The holy month of Ramadan comes once a year and is a joyful and pious time for self reflection, self discipline and good deeds. Adults observe the spiritual traditions and fast from dawn until dusk, but parents who have young children who are unable to complete the month have a way of helping their kids become familiar with Ramadan and its meaning. To accomplish this, there are 3 simple steps that contain a lot of meaning about the true spirit of this month that can be shared and taught to kids.
Take time to explain to your child the importance of donating items AND time to the less fortunate. Pay a visit to a charity of your choice and dedicate some time to serve a cause, whether the elderly, the orphans or the ill. Your child will learn how fortunate he/she is to have a home and a family and will develop empathy for others as well. Teach your kids to be kind to others during Ramadan in particular as part of this introspective training.
Help your kids take a breather from social media, tablets, games and otherwise by allocating time to visit family. This could be extended family you rarely see, or distant cousins you have lost touch with. This teaches your children that family is a main pillar in a person’s life and something that shouldn’t be taken for granted. It also widens their perspective when they take a break from technological items to focus on what really matters. If you can, join the family for Iftars, as a well surrounded table contains a lot of emotions and bonding.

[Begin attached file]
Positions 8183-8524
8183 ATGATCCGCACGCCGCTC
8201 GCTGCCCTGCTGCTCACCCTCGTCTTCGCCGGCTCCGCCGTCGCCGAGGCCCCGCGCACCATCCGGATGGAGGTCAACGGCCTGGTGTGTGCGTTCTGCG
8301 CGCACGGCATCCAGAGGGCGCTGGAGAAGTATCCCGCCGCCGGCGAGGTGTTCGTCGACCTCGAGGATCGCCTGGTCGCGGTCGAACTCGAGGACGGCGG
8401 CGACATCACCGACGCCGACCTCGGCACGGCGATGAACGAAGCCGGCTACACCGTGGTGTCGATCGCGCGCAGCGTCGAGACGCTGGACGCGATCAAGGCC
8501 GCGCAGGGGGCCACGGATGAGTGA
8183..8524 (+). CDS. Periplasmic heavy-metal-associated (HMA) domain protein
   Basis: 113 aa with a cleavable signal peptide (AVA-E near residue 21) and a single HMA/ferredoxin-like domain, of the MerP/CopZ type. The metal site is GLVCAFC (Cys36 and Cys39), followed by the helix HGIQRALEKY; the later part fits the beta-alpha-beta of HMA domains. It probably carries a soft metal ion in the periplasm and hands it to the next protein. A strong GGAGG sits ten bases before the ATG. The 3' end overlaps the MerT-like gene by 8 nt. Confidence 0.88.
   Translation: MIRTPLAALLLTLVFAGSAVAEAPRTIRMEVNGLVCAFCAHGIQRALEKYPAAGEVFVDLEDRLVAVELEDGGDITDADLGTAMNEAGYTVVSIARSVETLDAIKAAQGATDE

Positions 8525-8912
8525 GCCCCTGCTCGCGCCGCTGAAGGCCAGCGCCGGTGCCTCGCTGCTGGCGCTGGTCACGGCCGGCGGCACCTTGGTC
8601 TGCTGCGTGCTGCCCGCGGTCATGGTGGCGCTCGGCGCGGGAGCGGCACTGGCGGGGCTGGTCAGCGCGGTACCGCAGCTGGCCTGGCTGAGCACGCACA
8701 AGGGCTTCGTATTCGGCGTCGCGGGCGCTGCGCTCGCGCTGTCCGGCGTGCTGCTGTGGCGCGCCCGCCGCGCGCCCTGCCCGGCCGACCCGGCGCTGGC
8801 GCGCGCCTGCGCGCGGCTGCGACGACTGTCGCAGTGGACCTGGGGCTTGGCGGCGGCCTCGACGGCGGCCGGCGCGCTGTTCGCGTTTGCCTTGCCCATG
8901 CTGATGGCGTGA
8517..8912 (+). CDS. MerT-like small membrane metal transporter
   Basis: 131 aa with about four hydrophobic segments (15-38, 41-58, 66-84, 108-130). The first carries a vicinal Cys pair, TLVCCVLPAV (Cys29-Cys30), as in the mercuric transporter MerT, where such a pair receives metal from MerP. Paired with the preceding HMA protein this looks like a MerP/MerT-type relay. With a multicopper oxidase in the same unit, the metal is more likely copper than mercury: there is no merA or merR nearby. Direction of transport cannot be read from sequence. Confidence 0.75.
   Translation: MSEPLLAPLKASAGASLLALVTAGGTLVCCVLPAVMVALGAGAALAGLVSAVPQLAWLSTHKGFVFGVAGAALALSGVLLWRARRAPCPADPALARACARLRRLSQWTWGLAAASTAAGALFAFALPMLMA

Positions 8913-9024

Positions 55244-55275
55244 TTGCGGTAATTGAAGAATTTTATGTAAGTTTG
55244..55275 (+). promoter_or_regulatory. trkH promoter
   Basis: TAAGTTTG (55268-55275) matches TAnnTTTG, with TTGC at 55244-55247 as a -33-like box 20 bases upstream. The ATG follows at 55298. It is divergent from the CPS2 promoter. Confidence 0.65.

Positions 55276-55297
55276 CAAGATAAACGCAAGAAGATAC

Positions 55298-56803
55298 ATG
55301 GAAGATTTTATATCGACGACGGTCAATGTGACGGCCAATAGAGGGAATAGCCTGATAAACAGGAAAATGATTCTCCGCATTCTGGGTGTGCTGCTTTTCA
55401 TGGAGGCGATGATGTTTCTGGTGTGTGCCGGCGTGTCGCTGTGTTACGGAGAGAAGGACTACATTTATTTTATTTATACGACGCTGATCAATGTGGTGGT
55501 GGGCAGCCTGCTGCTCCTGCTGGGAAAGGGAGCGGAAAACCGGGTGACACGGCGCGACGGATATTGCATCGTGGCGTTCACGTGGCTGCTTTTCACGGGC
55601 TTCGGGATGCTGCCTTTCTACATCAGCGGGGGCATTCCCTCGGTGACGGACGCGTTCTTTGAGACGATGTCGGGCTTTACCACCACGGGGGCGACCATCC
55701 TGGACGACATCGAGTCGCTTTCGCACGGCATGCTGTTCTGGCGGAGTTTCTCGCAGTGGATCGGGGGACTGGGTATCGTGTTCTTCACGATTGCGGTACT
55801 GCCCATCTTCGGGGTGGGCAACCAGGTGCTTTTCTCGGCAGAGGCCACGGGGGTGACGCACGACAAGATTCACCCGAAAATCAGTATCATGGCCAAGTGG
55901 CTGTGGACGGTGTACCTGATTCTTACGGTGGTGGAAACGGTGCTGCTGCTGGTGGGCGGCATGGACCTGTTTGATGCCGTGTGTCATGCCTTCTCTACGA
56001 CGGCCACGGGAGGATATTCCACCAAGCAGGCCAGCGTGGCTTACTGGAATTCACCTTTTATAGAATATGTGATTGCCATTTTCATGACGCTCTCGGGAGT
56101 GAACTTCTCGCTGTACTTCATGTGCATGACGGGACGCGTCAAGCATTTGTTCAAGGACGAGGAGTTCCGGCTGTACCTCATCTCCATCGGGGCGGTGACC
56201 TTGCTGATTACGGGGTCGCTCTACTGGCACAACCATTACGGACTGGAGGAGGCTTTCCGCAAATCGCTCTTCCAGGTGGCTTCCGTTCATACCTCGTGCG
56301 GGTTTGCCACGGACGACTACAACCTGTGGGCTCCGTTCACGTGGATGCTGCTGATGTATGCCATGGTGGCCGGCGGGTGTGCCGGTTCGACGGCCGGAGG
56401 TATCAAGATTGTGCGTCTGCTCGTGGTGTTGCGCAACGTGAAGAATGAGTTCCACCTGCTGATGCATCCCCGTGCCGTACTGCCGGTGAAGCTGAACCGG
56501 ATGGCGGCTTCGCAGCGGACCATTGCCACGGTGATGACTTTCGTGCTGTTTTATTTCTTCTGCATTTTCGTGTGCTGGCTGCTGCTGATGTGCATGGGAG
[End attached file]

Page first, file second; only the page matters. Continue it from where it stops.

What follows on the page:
No Gossip or Greed
Although young children are innocent and unaware of the concept of gossip, parents can help focus on the greed issue according to their capability of grasping the idea and allow them to realize what is needed in their life versus what is extra. That extra which is not essential can be done without or even donated to the needy, which ties into the first suggested idea of empathy, kindness and charity. Older children are aware of the definition of gossip but might get carried away when talking to friends, which is where parents may intervene and help them understand how a false fact can spark rumors detrimental to the victim and how they must refrain from such acts.
Maria Hage-Boutros Najem